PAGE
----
One final consideration for states implementing permanent vote-by-mail lists relates to their portability during voters’ intrastate moves. Just as voters expect their voter registrations to be portable during intrastate moves, the BPC Task Force on Elections recommends that a voter’s status on a permanent vote by mail list be maintained when they update their voter registration information within a state. Voters who add themselves to permanent vote-by-mail lists will become accustomed to casting their ballots that way. Transactions with the DMV or other voter registration updates should not break the connection to a permanent vote by mail list.

Recommendation 8:

States should expand the options for the return of vote-by-mail ballots to include secure drop boxes.

Vote-by-mail offers many conveniences for voters. However, a significant portion of voters who vote by mail also wait until late in the voting process to mark and return their ballots. Voters risk missing return deadlines in states where ballots need to be returned by close of polls on Election Day. Policymakers should provide voters with an alternative return option for vote-by-mail ballots to mitigate concerns over returning ballots late in the process via mail and because voters report greater confidence their vote will be counted as intended when returned through alternative means. Regardless of the policy, election administrators should be encouraging individuals voting by mail to be cognizant of return deadlines.

The BPC Elections Task Force endorses secure ballot drop boxes that ensure no one can access ballots except for designated election staff as an alternative for vote-by-mail ballot return. These drop boxes can be made available throughout jurisdictions at designated locations, depending on their size. Certainly, smaller jurisdictions may be able to offer one centrally located drop box. Jurisdictions with large populations can distribute drop boxes so they are widely available throughout the area.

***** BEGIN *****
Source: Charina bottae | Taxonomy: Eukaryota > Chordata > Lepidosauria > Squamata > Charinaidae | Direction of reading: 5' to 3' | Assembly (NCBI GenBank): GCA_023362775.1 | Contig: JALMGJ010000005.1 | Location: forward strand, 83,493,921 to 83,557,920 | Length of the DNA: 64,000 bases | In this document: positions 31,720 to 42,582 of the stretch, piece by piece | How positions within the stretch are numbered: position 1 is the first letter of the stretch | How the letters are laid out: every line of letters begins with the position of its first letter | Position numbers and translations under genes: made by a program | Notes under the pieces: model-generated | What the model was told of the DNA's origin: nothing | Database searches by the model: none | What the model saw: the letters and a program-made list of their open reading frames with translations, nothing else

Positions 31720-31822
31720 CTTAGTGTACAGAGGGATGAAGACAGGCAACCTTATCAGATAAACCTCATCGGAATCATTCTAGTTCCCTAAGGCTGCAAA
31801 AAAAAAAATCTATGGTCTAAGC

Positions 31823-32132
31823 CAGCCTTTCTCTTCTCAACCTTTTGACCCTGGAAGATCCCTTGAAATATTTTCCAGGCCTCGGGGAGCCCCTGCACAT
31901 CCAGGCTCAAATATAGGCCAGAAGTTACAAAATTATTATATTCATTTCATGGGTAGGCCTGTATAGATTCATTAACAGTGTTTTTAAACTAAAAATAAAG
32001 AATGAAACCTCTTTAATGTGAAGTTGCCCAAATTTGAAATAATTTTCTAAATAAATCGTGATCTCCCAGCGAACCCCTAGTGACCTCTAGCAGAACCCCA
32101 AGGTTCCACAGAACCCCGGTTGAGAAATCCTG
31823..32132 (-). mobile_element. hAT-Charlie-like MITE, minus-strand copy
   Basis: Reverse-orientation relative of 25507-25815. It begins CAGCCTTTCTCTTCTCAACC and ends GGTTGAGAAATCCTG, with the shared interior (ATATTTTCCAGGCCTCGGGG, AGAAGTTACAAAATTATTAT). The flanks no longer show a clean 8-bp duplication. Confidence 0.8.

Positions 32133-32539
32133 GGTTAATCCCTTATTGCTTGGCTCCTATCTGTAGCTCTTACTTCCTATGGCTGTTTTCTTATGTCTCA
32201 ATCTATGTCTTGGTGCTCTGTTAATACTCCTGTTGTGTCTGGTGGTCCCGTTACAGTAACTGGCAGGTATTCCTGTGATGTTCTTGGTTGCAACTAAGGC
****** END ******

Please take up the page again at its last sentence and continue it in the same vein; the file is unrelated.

Policymakers may consider an incremental scale for deploying ballot drop boxes, beginning with boxes exclusively at government buildings, and then expanding to other convenient locations within the jurisdiction. The BPC Task Force on Elections defers to local election administrators who know their electorates best to select locations. Moreover, policymakers should consider statutes that equate mischief or tampering with ballot drop boxes to that of tampering with the mail, in order to provide similar legal protections against ballot manipulation or fraud.

Another issue for policymakers to consider, as they expand vote-by-mail options, is how to handle vote-by-mail ballots that are dropped off in a neighboring jurisdiction within the same state. Some states allow voters to return vote-by-mail ballots in drop boxes outside of the city or county where they reside. Voters are often unaware of jurisdictional boundaries with respect to voting, and many cross these lines for work or other activities. With more widespread availability of drop boxes, it is likely that voters will deposit their ballot in a ballot drop box in the incorrect jurisdiction, and policymakers need to consider how to deal with these ballots.

Recommendation 9:

Voters with disabilities who choose to use the vote-by-mail process should have the option to receive a ballot electronically in a format with which the voter can interact and return without assistance.